Grannies go back to the classroom

Primary ethics need more volunteers in NSW public schools


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Primary Ethics volunteers Annie Bilton (left) and Sally Jope with (l-r) James Griffith, Elena Johnson, Sabine Johnson, Annabelle Griffith and Max Johnson at Umina Beach Public School. Photo: Andrea Buschner

Primary Ethics volunteers Annie Bilton (left) and Sally Jope with (l-r) James Griffith, Elena Johnson, Sabine Johnson, Annabelle Griffith and Max Johnson at Umina Beach Public School. Photo: Andrea Buschner

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Fancy heading back to school? Follow Annie and Sally's lead

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THEY may be well past their school days, but these Central Coast grandmothers are heading back into the classroom.

Annie Bilton and Sally Jope visit Umina Beach Public School every week to volunteer as ethics teachers.

The Umina school is one of 31 on the Central Coast that run ethics programs. The classes are run through not-for-profit organisation Primary Ethics.

They both say being an ethics teacher is a way to become more involved with their grandchildren’s education while helping young people develop critical thinking skills, learn how to reason and make better decisions. 

“This course teaches children how to make important decisions, using logic and reason, and how to respect the opinions of others. I wish I’d learned these skills at school” said Ms Bilton, in her 70s.

She said there is a “desperate need” for more volunteer teachers in primary schools across the Central Coast.

This course teaches children how to make important decisions, using logic and reason, and how to respect the opinions of others. I wish I’d learned these skills at school. - Annie Bilton, Primary Ethics volunteer

“There’s a growing number of parents wanting their children to benefit from ethics classes and not enough volunteer teachers to fill the vacancies.

“We’re lucky at Umina Beach Public School that we have teachers for every grade - and this year the demand for Year 2 has become so large we had to split the class into two.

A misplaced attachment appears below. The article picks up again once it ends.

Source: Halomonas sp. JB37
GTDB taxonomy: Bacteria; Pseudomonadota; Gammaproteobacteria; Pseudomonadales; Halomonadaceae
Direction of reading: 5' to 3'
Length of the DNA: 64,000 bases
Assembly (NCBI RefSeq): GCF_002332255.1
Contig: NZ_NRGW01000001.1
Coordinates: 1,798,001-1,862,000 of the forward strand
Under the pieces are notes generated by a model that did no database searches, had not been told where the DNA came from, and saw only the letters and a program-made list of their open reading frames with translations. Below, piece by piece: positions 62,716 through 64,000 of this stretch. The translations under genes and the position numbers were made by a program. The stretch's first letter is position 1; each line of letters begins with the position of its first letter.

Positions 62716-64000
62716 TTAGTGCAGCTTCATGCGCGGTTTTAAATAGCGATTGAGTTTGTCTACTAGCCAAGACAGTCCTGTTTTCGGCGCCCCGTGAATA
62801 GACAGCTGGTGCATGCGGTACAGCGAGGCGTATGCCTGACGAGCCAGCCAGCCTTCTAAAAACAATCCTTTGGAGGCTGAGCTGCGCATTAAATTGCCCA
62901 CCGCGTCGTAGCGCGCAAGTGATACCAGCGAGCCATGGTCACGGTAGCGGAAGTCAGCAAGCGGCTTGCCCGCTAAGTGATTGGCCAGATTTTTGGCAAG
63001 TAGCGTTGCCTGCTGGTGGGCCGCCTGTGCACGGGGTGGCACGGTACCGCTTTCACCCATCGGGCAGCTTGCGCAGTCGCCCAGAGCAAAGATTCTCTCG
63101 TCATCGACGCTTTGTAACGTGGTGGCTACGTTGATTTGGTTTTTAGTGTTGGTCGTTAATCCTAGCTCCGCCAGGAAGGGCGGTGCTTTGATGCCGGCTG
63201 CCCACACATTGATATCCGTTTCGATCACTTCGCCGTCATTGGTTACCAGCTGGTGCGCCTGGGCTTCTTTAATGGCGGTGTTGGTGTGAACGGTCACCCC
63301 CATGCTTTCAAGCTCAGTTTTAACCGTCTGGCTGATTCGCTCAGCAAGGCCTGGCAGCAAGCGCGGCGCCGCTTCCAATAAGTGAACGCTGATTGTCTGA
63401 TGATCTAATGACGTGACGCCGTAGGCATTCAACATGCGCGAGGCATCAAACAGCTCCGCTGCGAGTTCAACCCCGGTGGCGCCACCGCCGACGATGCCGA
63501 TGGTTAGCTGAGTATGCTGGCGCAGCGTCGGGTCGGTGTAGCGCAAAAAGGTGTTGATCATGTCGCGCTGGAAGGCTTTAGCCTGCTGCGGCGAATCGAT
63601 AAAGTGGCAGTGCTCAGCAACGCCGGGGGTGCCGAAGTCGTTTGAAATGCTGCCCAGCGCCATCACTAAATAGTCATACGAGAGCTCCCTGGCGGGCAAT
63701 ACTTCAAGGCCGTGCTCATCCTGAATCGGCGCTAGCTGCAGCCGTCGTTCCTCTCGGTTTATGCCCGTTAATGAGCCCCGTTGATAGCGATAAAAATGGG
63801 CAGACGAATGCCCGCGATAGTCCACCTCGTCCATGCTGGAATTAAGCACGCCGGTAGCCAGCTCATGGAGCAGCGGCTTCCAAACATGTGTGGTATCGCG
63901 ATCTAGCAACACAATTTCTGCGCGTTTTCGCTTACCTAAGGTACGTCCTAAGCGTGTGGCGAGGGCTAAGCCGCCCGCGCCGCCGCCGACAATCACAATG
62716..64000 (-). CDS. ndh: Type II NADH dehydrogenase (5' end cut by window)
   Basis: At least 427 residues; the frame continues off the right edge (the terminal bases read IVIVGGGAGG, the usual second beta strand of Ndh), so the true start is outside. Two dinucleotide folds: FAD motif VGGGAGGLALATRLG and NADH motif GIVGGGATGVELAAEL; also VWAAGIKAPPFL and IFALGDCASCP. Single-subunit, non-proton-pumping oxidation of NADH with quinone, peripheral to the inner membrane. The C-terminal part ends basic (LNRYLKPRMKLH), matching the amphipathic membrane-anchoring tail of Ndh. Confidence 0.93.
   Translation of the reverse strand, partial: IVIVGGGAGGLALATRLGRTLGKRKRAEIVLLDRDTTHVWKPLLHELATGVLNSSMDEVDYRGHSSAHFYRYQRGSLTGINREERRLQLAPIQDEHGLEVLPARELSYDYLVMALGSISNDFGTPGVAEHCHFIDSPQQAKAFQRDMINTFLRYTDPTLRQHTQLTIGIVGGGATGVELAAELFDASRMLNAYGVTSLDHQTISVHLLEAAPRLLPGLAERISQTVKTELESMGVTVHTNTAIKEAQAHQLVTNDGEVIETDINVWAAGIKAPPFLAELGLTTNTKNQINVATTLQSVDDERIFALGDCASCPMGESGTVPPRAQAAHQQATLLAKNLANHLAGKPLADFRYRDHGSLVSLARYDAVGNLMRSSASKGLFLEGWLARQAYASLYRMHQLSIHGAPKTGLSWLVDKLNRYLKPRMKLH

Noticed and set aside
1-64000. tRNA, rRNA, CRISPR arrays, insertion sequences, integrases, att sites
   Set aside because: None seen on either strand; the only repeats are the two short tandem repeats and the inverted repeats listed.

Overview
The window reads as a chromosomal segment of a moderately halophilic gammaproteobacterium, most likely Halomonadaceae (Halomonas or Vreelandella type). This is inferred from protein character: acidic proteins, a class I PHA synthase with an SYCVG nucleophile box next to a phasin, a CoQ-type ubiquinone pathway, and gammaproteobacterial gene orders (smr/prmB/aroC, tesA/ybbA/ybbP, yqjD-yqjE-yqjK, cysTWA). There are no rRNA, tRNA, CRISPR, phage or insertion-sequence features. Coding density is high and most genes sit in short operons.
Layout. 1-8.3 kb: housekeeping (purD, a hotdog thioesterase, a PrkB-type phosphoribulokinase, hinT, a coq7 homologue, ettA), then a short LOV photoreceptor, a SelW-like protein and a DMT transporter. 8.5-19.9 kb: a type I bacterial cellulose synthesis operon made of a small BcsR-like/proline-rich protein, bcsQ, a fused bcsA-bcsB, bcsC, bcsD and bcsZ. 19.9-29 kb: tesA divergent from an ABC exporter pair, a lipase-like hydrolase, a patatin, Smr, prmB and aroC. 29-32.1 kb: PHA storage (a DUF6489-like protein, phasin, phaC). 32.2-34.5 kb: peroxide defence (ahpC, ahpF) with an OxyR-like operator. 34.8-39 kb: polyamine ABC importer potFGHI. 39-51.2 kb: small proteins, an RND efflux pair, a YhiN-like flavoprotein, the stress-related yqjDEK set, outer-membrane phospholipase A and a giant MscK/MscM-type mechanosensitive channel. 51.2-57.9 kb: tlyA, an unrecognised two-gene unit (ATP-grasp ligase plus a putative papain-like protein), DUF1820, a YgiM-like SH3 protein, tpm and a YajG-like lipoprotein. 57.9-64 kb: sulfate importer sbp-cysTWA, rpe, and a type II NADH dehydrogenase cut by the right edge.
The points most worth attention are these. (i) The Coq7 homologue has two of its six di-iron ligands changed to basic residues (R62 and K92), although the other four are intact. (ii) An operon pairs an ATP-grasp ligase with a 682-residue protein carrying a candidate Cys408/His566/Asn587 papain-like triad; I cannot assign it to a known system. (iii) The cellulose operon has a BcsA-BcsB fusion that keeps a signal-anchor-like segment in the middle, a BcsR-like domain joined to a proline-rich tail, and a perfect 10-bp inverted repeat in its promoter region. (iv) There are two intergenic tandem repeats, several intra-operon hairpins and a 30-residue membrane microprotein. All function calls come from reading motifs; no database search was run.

Ms Jope, in her 60s, said volunteers stepping into the classroom as independent facilitators works well. 

“It frees up class teachers from having to fit this kind of activity into their week. Students learn that ethics is not a subject where they will be told the answers, but will be required to figure out answers for themselves,” she said.

In the classes, children are encouraged to take a “community of inquiry” approach to learn how to constructively puzzle over important questions.

“The topics are all engaging,” said Ms Jope, who teaches a Year 2 class at every week.

“We’ve just finished the topic ‘laziness’ and it was fascinating to see the students exploring the idea of ‘lazy thinking’.”

Students attend an ethics class at Hilltop Primary School in Merrylands. Photo: Wolter Peeters

Students attend an ethics class at Hilltop Primary School in Merrylands. Photo: Wolter Peeters

The growth of Primary Ethics in NSW is due to the hard work of volunteers like this – often parents, grandparents and community members.

All ethics teachers are give free, face-to-face and online training as well as ongoing support from Primary Ethics.

Ms Bilton said she would recommend ethics teaching to others.

“Yes there can be difficult moments in the classroom - engaging the class clown, for example - but the Primary Ethics team is really supportive, whether it’s helping us with behaviour management, or showing us more effective teaching methods,” said Ms Bilton, who teaches both a Year 2 and a Year 6 class.

About Primary Ethics

There are currently about 40,000 NSW children attending weekly ethics classes in 500 NSW schools.

Ethics classes run during the same period as Special Religious Education (SRE) and occur weekly in many public NSW schools, generally lasting for 30 minutes.

Around 2500 volunteers (1,700 ethics teachers and others in supporting roles such as ethics coordinator, regional manager, classroom support team member) help deliver the program.

“Ethics is a unique program, teaching vital skills, and a value-adding alternative to the ‘dead time’ that traditionally has been ‘non-scripture’,” said Ms Bilton.

The Primary Ethics curriculum covers 79 topics across all four stages of primary education. Each of the 245 lessons have been approved for age-appropriateness by the Department of Education.

Teacher training sessions are being held in Sydney on the first two weekends in December as well as a midweek session.

They'll be held every weekend throughout January, February and March at a range of locations including Sydney, Wollongong, Newcastle and the Central Coast.

From March 2019 Primary Ethics is also scheduling a number of sessions for regional areas, including the Central West, New England, Far North NSW, Mid North Coast, Wagga Wagga and South Coast of NSW.

If you’re interested in volunteering, contact Primary Ethics, 8068-7752 or visit primaryethics.com.au

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